Independent Living for Fabry Disease Patients

Independent Living for Fabry Disease Patients
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Having a chronic condition such as Fabry disease can be particularly concerning if you are living alone. However, there are steps you can take to help you live well and independently.

Get educated

With a chronic disease, you are in a different place than someone with an acute illness. You are the day-to-day manager of your condition. The first step to success is to learn everything you can about your disease, and what to expect. It’s important to know the ins-and-outs of your symptoms and their treatment.

Fabry affects the whole body, causing chronic and intense episodes of pain in the hands and feet, skin rash, and a progressive loss of vision, hearing, and kidney function. There also is an increased risk of heart attacks and strokes.

However, if symptoms are well-managed, people with Fabry can live full, productive, and independent lives. Becoming educated about the disease is the first step in managing your symptoms.

Control stress

Having a chronic illness adds stress to everyday life, especially if you are living alone. Sources of stress can include symptom discomfort, feelings of isolation, financial pressure, and uncertainty about the future.

Assessing your situation and developing a path forward can go a long way toward reducing stress. Encourage your family members to be involved, if possible, and develop open communication with your healthcare team. A financial advisor also may be of help.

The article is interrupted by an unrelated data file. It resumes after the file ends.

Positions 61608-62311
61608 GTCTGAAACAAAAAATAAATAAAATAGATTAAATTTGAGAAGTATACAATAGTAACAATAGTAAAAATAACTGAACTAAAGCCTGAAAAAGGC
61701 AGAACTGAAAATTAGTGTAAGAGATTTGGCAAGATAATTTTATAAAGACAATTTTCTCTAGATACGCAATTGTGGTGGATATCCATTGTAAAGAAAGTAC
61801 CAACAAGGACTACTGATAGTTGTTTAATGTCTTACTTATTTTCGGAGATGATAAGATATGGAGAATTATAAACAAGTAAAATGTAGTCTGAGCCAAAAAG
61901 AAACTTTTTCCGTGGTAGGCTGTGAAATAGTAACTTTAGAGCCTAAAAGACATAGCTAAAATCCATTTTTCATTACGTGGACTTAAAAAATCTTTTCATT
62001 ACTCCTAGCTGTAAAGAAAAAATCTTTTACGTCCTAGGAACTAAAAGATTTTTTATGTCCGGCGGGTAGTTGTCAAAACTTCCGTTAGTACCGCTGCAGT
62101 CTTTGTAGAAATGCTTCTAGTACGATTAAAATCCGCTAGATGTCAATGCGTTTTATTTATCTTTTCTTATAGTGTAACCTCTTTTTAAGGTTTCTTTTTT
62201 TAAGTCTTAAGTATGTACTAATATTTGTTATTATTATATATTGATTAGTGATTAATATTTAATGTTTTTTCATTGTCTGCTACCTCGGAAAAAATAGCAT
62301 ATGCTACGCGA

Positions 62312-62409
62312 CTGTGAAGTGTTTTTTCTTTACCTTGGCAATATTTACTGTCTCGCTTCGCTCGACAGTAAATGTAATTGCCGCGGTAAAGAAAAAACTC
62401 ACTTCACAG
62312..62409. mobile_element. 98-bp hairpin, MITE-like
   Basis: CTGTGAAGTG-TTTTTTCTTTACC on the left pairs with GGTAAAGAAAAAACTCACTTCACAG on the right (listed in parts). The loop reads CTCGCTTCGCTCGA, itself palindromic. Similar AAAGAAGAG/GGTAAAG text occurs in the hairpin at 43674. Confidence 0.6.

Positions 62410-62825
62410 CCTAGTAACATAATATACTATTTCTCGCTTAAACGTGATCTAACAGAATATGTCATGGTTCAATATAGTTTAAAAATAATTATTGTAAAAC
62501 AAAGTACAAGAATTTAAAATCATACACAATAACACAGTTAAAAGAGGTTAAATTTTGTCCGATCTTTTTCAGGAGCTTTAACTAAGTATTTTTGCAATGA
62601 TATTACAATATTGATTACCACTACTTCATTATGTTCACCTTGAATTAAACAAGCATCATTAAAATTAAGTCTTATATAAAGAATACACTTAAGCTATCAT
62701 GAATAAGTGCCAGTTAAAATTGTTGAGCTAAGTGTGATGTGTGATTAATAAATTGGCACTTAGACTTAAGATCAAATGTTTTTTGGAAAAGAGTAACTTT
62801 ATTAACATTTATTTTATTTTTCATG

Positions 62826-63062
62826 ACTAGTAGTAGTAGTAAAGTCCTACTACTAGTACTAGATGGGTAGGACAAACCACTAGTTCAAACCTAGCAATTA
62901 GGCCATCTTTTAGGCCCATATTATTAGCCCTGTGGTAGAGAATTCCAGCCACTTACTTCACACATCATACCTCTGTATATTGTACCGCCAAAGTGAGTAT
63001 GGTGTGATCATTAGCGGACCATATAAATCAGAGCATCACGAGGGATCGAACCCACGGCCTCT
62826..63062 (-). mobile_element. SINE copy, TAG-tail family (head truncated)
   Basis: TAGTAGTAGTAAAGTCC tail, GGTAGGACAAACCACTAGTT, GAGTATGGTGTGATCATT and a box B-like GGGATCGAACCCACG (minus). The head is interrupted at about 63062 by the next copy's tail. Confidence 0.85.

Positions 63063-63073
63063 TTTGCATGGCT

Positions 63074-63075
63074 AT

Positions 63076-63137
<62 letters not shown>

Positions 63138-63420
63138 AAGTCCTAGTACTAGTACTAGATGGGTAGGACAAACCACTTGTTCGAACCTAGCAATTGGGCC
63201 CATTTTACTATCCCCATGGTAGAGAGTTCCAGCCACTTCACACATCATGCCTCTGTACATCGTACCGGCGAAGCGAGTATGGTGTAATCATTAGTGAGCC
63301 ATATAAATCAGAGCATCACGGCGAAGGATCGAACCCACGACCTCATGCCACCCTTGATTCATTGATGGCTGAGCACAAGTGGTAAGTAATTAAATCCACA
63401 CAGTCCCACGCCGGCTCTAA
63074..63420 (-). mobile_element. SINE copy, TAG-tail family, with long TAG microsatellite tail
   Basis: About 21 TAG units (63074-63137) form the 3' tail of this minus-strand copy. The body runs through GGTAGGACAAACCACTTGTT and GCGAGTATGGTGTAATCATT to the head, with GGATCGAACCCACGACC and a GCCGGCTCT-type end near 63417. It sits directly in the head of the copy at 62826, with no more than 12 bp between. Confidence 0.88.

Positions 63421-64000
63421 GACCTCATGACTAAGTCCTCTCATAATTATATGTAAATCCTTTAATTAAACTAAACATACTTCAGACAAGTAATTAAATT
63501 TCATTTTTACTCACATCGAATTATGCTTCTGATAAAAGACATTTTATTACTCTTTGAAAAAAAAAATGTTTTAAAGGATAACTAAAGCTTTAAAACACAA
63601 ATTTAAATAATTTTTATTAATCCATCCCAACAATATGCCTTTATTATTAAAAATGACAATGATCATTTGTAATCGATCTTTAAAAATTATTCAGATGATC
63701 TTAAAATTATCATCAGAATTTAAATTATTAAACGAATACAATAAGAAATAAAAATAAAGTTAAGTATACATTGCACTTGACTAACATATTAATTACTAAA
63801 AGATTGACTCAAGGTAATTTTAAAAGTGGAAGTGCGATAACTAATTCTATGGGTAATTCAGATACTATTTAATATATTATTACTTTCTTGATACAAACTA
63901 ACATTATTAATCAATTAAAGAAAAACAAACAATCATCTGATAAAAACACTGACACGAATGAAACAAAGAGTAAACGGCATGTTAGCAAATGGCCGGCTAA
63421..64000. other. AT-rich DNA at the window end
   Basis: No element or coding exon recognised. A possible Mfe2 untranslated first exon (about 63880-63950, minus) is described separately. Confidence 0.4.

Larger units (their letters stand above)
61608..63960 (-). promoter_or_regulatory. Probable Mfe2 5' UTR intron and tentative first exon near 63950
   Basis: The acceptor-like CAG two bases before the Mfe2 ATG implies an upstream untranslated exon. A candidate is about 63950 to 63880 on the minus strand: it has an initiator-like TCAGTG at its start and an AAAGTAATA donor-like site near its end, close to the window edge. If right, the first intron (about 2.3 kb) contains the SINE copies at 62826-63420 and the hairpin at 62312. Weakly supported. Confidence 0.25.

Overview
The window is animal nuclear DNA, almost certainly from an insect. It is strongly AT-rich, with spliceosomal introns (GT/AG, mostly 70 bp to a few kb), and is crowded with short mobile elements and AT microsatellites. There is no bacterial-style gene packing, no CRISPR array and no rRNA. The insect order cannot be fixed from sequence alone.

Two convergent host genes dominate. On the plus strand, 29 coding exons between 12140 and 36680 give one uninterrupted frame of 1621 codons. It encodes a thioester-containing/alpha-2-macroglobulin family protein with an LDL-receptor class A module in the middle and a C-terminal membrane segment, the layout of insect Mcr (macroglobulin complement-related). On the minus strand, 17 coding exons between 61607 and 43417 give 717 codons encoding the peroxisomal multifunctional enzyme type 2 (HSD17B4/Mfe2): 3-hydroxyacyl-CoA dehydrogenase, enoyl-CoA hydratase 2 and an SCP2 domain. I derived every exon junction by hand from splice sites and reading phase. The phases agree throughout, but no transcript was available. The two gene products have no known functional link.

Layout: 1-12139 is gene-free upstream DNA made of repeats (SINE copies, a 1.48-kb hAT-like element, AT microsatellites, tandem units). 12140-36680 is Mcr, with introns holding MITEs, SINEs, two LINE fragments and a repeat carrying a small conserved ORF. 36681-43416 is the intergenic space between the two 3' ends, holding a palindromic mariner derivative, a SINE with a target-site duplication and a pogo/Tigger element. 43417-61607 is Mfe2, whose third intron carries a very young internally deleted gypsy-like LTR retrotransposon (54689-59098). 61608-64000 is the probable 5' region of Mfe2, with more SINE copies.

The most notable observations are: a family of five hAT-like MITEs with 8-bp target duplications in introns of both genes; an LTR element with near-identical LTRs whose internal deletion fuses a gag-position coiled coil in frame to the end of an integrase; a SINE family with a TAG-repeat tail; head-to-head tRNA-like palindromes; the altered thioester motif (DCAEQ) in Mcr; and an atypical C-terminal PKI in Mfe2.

Having someone legally in place who, if necessary, can make health and financial decisions on your behalf also can bring greater peace of mind.

Re-evaluate your location

If you wish to continue living on your own, it might make sense to move closer to family members who can help support you.

You also may want to consider residing in an area that offers reliable public transportation, particularly since adults with Fabry disease usually have heart problems and decreased lung function. Such problems may affect your ability to walk more than a short distance.

Because you may ultimately need dialysis, you may at some point wish to move closer to where treatment is available.

Take advantage of community resources

Fabry disease can be very stressful and wear down patients’ physical and mental health. Compared with the general population, people with Fabry disease can have a considerably lower quality of life. Pain is a contributing factor to poorer outcomes, making it important to take steps to minimize its occurrence to the degree possible.